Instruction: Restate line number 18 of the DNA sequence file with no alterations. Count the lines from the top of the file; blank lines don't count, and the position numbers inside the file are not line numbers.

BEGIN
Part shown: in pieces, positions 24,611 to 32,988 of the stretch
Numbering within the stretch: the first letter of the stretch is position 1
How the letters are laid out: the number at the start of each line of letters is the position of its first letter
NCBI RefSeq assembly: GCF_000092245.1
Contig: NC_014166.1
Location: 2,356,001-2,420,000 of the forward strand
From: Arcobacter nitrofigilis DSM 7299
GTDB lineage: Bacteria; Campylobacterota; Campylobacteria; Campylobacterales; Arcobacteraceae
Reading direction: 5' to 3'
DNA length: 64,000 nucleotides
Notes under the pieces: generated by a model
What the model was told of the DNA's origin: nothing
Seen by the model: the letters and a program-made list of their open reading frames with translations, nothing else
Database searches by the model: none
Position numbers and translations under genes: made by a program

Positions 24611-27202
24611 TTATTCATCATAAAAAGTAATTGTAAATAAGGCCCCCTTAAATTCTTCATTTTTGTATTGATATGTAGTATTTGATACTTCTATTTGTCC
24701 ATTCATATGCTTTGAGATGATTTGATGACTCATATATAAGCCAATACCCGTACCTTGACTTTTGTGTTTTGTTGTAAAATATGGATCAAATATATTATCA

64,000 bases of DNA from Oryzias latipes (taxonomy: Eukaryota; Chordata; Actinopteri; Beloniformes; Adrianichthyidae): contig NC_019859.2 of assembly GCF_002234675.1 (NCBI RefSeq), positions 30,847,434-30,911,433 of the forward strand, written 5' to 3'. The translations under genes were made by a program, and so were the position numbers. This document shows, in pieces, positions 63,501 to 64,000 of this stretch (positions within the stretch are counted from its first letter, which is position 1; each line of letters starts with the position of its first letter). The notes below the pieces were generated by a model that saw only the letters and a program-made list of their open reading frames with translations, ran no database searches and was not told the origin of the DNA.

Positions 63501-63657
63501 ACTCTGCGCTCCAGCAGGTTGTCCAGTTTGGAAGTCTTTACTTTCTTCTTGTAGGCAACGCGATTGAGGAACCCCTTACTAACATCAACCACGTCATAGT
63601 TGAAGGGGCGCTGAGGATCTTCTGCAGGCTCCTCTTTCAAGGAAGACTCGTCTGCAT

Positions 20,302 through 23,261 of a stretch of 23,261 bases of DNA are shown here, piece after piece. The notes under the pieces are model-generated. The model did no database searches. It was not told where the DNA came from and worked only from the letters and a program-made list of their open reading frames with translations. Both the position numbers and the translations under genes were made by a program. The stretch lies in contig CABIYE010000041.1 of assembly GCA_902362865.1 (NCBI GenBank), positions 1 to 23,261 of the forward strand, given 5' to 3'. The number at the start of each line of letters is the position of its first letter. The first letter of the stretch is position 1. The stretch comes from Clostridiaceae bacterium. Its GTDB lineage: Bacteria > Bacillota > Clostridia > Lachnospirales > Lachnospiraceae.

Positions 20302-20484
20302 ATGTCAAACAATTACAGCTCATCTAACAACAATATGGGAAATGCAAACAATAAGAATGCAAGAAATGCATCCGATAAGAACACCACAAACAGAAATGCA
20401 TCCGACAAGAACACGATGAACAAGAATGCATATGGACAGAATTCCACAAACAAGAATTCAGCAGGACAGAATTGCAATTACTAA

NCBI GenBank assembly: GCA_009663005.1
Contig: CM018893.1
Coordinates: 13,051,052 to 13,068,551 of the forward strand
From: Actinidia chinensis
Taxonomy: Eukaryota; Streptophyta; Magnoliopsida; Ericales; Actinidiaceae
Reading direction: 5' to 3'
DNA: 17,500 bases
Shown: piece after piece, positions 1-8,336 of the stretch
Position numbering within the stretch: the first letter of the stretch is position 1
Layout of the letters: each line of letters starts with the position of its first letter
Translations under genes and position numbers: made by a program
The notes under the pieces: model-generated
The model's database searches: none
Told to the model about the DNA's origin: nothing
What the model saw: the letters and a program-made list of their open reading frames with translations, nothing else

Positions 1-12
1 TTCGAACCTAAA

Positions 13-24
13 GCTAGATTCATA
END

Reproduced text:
24701 ATTCATATGCTTTGAGATGATTTGATGACTCATATATAAGCCAATACCCGTACCTTGACTTTTGTGTTTTGTTGTAAAATATGGATCAAATATATTATCA